Investments in human capital require an upfront cost but provide long-term benefits. Human capital is much broader than just education and includes any investment that improves the quality of production. These decisions include things like moving across the country or improving one’s health. The US government uses some of its tax receipts to invest in healthcare for its citizens. This investment has resulted in increases in life expectancy, especially for those that have been treated at the National Institute of Health.
This song is older but is still useful as a discussion about investing in human capital. Human capital is much more than just getting a degree. Human capital also involves general knowledge (what do you know?), skills (what can you do?), experience (where have you been?), and personal characteristics (are you reliable? do you work well with others?). If you have a small enough class, ask students to identify investment in these characteristics based on the story in the song. Not only does the song tell a good story, but it also shows that there’s more than one way to get an education.
Thanks to Bryan Sloss for the submission and summary!
Could you tell if someone is a good singer just by the way they look or by how they lip-sync a song? In this music game show, contestants perform a variety of tasks and judges have to decide whether or not the person is actually a good singer. The show’s host and the performers know the truth, but the judges are left in the dark. This show, and even just the concept of the show, is a great example of asymmetric information. For judges, it’s hard to make decisions with limited information, but they’ll use signals to see if they can be successful.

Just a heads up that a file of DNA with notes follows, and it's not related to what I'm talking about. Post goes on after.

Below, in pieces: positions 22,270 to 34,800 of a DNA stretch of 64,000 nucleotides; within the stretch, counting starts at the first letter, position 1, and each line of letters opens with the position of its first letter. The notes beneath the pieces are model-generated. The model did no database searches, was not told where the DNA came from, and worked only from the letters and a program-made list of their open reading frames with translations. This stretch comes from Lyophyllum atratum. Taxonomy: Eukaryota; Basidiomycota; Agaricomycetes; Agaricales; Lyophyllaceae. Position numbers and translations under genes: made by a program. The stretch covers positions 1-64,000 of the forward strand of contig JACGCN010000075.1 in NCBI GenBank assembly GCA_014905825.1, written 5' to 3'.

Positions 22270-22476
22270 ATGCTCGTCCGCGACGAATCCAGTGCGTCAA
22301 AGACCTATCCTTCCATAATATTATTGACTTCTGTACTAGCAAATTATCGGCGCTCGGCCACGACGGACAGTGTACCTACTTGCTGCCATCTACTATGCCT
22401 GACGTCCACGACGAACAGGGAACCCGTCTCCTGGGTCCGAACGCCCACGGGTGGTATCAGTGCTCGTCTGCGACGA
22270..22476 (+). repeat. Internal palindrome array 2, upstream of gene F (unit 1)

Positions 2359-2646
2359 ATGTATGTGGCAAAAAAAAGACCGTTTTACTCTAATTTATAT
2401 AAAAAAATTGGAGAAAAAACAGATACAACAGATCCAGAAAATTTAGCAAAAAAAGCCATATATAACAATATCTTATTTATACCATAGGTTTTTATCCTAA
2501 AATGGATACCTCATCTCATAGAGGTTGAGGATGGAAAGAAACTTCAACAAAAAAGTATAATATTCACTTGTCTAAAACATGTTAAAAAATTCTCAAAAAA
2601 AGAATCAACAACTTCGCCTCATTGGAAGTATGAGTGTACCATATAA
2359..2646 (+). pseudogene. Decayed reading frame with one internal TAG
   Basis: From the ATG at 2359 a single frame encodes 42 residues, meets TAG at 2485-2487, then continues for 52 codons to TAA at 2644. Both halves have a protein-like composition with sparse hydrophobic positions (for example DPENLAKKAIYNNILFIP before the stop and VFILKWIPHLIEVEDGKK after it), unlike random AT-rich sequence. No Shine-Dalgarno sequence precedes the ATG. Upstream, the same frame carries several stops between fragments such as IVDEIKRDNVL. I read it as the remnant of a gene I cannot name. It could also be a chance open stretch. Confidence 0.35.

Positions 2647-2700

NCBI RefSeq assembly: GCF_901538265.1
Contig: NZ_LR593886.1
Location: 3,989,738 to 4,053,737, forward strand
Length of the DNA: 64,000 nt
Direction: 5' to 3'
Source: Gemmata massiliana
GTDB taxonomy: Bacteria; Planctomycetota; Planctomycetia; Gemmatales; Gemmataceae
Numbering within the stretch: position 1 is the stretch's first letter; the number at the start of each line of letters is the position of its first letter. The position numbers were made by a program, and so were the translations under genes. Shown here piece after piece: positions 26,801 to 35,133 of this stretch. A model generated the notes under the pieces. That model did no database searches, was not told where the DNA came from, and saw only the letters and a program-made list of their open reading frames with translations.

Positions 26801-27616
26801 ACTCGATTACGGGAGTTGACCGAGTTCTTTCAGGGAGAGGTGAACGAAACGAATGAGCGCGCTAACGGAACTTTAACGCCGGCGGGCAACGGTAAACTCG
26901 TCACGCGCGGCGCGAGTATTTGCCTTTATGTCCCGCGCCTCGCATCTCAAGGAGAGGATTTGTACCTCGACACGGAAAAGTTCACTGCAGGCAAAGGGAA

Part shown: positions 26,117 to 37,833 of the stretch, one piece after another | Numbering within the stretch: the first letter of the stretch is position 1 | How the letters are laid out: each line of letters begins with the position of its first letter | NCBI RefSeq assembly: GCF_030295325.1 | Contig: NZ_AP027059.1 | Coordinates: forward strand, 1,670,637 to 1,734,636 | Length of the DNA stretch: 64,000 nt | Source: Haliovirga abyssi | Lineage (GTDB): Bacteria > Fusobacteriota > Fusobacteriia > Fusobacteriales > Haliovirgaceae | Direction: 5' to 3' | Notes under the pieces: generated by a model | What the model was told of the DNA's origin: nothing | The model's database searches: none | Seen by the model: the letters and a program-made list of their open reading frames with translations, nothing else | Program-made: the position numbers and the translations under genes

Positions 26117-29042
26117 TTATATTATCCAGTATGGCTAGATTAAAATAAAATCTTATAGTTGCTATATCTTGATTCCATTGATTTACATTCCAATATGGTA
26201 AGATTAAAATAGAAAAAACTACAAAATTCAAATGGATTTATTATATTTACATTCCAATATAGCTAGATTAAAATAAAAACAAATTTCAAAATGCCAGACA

Full episodes of I Can See Your Voice can be found on Fox: https://www.fox.com/i-can-see-your-voice/
Thanks to Shreyasee Das for the recommendation!
Captain Holt, the dry, stoic, strictly professional captain of the Brooklyn 99 precinct, is searching for a new assistant. He is exhausted by the search process and finds all applicants unsuitable for reasons such as using improper grammar in an interview, and including Microsoft Word use in the “special skills” section of a resume. Exhausted by the search, he gives up and is willing to forgo an assistant just to not have to deal with the search process. His subordinate, Detective Jake Peralta, persuades Captain Holt that Peralta can find an assistant for him, and Captain Holt agrees on the terms that he can fire whomever Peralta hires.